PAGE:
Portsmouth

2018 Preservation Achievement Award: Jackson House, Portsmouth

Jackson 15.JPG

Built in 1664, the Jackson House is New Hampshire's oldest timber-framed building. It's also one of only twenty-three National Historic Landmarks in the state. Its age and significance meant that needed structural and drainage improvements involved years of careful planning and just the right team.

The project involved four components, aided in part by a $90,000 LCHIP grant:

1) Archaeological investigation revealed important 17th and 18th century artifacts, providing information about trade in early Portsmouth. In total, the investigation yielded 12,000 artifacts. 

2) Improving drainage to arrest the deterioration of the building's sills. 

3) Adding structural reinforcements to the house's lean-to in the shape of tubular steel, which is reversible, minimally invasive, and allows for visual distinction from the historic fabric. 

4) Replacing the wood shingled roof and specific clapboards with in-kind material. 

The Jackson House opens back up to the public on June 2 , when admission is free. Thereafter, the house is open the first and third Saturdays until mid-October. For more information, visit Historic New England's website

Partners:

Historic New England

Independent Archeological Consulting, LLC

Woods & Co. Civil Engineering

GNCB Consulting Engineers

Safari Construction Management, LLC

Edmunds General Contracting, LLC

Curtis Earth Works, Inc.

LCHIP

100-2 State Street, Portsmouth

2017 Preservation Achievement Award: Karen Bouffard for the outstanding rehabilitation of 100-2 State Street, Portsmouth

with: Anne Whitney (architect), John Schnitzler (lead carpenter), John Wastrom (lead mason)

After Portsmouth’s disastrous fire of 1813, the Brick Act stipulated that buildings taller than one story had to be built of fire-resistant brick. Then owner, a silversmith named Thomas Drown, could only afford to build in wood, and so his one-and-a-half story house and shop became the exception on State Street. 200 years later, the sale of this small building nearly guaranteed demolition thanks to intense development pressure in downtown Portsmouth.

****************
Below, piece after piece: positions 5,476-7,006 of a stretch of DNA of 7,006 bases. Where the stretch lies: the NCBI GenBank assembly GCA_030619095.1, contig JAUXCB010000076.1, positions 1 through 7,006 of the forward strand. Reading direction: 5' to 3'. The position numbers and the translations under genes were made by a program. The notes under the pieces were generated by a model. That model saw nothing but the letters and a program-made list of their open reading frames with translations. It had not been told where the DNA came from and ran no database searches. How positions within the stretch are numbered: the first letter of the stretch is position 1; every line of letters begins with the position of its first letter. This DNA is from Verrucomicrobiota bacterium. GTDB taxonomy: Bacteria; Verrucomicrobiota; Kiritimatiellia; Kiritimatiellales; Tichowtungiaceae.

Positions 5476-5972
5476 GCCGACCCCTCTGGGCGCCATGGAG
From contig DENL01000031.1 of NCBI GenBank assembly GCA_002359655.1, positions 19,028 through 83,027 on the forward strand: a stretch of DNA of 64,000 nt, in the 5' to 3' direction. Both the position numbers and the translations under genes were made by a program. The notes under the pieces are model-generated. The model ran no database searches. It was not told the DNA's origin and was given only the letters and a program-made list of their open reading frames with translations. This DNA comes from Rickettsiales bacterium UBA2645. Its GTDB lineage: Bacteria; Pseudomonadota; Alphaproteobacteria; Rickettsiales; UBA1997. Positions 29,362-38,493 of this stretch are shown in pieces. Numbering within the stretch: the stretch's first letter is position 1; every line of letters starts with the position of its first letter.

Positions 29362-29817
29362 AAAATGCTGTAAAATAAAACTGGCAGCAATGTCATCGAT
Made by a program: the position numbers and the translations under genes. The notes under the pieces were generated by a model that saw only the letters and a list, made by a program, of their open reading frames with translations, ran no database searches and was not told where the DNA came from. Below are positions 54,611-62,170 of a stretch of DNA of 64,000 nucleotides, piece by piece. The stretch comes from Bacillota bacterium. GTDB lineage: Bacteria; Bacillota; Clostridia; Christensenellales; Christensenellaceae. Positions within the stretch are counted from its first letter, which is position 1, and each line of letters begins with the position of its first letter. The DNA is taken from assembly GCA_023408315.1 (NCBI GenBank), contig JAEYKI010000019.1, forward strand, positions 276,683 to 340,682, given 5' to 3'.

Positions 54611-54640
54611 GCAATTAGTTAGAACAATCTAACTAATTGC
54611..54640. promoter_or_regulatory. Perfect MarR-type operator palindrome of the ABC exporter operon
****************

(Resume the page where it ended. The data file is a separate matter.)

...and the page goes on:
Fortunately, an owner with a passion for history and love of old buildings, purchased the oddity and began planning its rehabilitation. Karen Bouffard assembled a “dream team” to faithfully return the building to what it looked like in earlier historic photographs. Work included self-imposed archaeology, returning the original door and window arrangement, new clapboard siding and cedar shake roof, and the construction of a sympathetic rear addition.

In 1813, the Drowns offered their “sincere thanks to the inhabitants of Portsmouth…for their benevolent exertions in saving a proportion of his property in the late fire.” Today, we thank Karen Bouffard and her team for rehabilitating this distinctive building, one that will continue to tell the story of an improbable survivor.

 

Karen Bouffard, in front of her completed project. 

Karen Bouffard, in front of her completed project. 

100-2 State Street, before.

100-2 State Street, before.

David Adams

2017 Preservation Achievement Award: David Adams for outstanding contributions to the field of historic preservation

Since he was fifteen years old, David Adams has been fascinated with 18th century construction. Upon moving to Portsmouth, he established Dodge, Adams & Roy, a pioneering firm responsible for restoring countless historic properties, including the William Pitt and Stoodley’s Taverns, the Governor John Langdon and Governor Benning Wentworth Houses, the Langley Boardman and Rundlet-May Houses, and properties at Canterbury Shaker Village.

Most recently, David embarked on re-restoring his 1743 Gates Street house, which suffered from fire damage in 2012 after thirty years of hard work. The process was captured on video in a series called The Craftsmen’s Journal, which allowed David to share with the broader public traditional carpentry skills – lessons that he has taught his dedicated followers for decades. Known in his circle as a “philosopher-king,” David encourages respect for and curiosity of our historic built environment, especially toward neglected or underappreciated buildings.

The Preservation Alliance is thankful for David Adams for his early and enduring impact on the preservation movement in Portsmouth and beyond – through civic engagement on the historic district commission, as mentor to many with his preservation construction company, and through the legacy of The Craftsmen’s Journal.

 

David Adams. Photo courtesy of The Craftsmen's Journal.

David Adams. Photo courtesy of The Craftsmen's Journal.

Adams' Gate Street House. Photo courtesy of The Craftsmen's Journal.

Adams' Gate Street House. Photo courtesy of The Craftsmen's Journal.